Every year, we take the time to thank our extraordinary lineworkers who dedicate their lives to keeping the lights on in our local communities. Roanoke Electric Cooperative has 14 lineworkers that maintain 2,000+ miles of line in the cooperative’s service territory, and without them, our world would be dark.
One of the most important dates in rural America's history is May 21, 1936.
On this date President Franklin Roosevelt signed the Rural Electrification Act that spurred the organization of rural electric cooperatives nationwide. These cooperatives were able to borrow funds from the newly formed Rural Electrification Administration (REA) which is known today as the Rural Utility Service (RUS). The funds borrowed enabled construction of electric distribution lines that brought electricity to rural Americans who wanted electricity just like their urban friends.
L. Weeks Anderson was named the first manager of Roanoke Electric Cooperative on March 21, 1939 after the cooperative was chartered on September 30, 1938. There were 317 member-owners when Roanoke Electric first energized its original 56 miles of line on May 29, 1939. Since that time the system has expanded to over 2,000 miles of line serving more than 14,500 member-owners in Bertie, Halifax, Hertford, Northampton, Gates, Perquimans and Chowan Counties.
The cooperative has had three other general managers since it was first formed. Vernon Taylor set the first pole in late 1938 and was later named general manager of Roanoke Electric on March 20, 1944. Taylor remained general manager until his retirement on February 27, 1981.
Eugene W. Brown Jr. who began service for the cooperative on August 17, 1970 as the director of Member Services was then named as general manager of Roanoke Electric Cooperative on March 1, 1981. On October 15, 1997 Brown relinquished his duties as general manager and retired.
On October 13, 1997, Curtis Wynn began his administration as the leader of Roanoke EC. Wynn is the first African American in the nation to serve as the top executive of an electric cooperative. Under his leadership, many awards have been given to the Roanoke EC, i.e., the 2000 and 2005 National Rural Electric Cooperative Community Service Network Award making REC one of the most progressive co-ops today. Wynn continues to expand on the cooperative principles: voluntary and open membership, democratic member control, member economic participation, autonomy and independence, education, training and information, and concern for community.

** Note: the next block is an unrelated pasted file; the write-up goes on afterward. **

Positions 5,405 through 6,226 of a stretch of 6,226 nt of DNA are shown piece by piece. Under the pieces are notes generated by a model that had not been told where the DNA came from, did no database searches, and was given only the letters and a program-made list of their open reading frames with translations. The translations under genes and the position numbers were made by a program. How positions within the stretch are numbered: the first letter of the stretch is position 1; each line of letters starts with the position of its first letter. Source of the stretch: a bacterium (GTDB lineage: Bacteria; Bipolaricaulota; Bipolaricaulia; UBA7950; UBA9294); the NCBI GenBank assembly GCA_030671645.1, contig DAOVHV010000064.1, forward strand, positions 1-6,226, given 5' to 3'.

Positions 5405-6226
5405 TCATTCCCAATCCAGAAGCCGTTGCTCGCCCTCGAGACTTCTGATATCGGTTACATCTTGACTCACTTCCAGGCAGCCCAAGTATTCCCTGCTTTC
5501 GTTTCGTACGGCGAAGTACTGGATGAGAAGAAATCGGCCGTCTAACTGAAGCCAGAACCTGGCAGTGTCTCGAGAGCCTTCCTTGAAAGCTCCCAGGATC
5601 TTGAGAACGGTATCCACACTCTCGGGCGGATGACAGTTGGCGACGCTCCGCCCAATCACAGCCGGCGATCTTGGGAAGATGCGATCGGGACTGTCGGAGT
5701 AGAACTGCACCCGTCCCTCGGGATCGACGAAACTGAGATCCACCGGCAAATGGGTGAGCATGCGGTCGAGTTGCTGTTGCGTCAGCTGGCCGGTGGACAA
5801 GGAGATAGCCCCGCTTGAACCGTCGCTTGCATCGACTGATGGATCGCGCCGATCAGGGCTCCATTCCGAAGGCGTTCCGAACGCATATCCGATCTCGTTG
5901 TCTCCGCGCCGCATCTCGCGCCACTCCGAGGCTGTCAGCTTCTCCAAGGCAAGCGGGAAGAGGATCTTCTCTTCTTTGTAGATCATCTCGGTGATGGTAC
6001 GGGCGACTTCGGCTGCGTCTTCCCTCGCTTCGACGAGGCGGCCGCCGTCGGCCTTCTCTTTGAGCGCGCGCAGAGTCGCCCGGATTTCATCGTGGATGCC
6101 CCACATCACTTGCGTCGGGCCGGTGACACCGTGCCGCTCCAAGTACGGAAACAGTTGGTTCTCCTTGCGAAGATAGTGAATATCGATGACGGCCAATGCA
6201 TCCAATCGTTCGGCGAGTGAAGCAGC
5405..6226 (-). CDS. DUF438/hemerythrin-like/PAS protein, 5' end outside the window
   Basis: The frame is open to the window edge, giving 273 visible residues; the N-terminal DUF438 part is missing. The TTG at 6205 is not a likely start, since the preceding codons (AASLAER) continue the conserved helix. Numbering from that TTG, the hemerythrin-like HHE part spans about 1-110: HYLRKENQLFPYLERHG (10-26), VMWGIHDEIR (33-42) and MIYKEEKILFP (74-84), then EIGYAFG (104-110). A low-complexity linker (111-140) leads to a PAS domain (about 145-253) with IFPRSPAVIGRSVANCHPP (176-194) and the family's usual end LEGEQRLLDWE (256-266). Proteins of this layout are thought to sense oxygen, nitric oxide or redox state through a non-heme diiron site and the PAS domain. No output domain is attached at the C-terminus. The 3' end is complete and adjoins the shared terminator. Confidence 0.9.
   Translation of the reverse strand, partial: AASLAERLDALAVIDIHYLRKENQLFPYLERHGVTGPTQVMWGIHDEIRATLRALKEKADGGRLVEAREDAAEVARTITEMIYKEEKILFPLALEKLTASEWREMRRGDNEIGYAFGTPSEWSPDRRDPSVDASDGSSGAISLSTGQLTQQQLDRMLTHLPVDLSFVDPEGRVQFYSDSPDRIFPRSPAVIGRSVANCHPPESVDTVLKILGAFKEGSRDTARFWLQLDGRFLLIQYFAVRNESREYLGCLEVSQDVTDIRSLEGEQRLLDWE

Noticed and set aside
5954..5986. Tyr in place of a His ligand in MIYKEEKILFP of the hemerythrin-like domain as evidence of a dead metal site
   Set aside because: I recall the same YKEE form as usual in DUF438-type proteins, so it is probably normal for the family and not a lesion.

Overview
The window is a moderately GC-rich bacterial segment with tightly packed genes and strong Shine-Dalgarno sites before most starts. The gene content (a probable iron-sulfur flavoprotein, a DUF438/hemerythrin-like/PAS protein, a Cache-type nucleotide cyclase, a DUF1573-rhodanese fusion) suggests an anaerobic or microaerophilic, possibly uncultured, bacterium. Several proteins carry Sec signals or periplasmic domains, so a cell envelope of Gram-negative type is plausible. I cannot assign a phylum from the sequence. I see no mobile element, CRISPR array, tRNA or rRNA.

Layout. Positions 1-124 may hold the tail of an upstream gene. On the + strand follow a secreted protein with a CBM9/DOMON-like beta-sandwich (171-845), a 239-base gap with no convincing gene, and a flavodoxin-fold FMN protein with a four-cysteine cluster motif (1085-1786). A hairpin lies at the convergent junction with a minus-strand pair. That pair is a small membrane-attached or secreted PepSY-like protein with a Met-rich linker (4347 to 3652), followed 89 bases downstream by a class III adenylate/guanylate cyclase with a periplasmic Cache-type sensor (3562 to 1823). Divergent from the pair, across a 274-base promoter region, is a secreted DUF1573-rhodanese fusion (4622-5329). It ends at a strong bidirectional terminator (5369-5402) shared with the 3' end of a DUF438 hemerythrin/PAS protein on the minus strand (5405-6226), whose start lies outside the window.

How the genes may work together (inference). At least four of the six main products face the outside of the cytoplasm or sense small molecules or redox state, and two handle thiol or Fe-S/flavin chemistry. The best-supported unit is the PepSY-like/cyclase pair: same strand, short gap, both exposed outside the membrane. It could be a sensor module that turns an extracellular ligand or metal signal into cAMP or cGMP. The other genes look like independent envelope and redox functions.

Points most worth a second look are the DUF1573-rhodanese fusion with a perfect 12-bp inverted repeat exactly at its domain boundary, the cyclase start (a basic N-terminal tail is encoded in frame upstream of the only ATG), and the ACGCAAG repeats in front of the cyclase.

The first office was one room in the Farm Security Administration office building in Halifax, NC. The headquarters moved to Rich Square in 1941, then moved to a different location in the town until 1952, when it moved to what is now known as 409 N. Main Street. In 2004, this facility also became the home of The Roanoke Center, a multipurpose facility designed to serve as the catalyst for economic development in the cooperative’s service area. In November 2009, Roanoke Electric moved its core operation to just outside the city limits of Ahoskie, North Carolina to 518 NC 561 W, Aulander, North Carolina. The Roanoke Center still remains in Rich Square.
Though originally organized to provide light and power to farms, REC has kept pace with changing times and now serves a wide variety of industrial, recreational, educational, community and other interests in addition to farms.
News and Events
Editor's note: This was originally posted by NRECA.
Throughout the 2016 campaign, Donald Trump pledged to review burdensome federal regulations when he became president. On March 28, President Trump took an important step to follow through on that commitment by signing an executive order to promote energy independence. The order also calls for review of the Clean Power Plan.